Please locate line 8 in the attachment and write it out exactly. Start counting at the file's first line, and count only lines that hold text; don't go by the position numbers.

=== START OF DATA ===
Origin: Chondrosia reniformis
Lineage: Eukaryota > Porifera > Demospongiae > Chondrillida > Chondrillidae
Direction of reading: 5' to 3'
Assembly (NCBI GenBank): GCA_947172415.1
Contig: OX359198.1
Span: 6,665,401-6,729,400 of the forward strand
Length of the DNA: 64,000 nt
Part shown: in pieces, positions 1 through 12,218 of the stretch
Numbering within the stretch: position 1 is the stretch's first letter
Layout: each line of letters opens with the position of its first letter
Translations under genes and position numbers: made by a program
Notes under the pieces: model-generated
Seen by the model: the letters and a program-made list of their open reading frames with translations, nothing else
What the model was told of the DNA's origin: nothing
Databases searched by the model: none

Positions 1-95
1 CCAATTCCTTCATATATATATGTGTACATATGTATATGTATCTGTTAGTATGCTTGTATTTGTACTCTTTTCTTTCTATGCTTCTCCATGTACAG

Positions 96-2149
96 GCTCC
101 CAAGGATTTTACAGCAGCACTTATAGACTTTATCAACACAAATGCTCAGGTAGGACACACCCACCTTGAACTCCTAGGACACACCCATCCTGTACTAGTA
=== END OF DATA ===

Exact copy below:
Part shown: in pieces, positions 1 through 12,218 of the stretch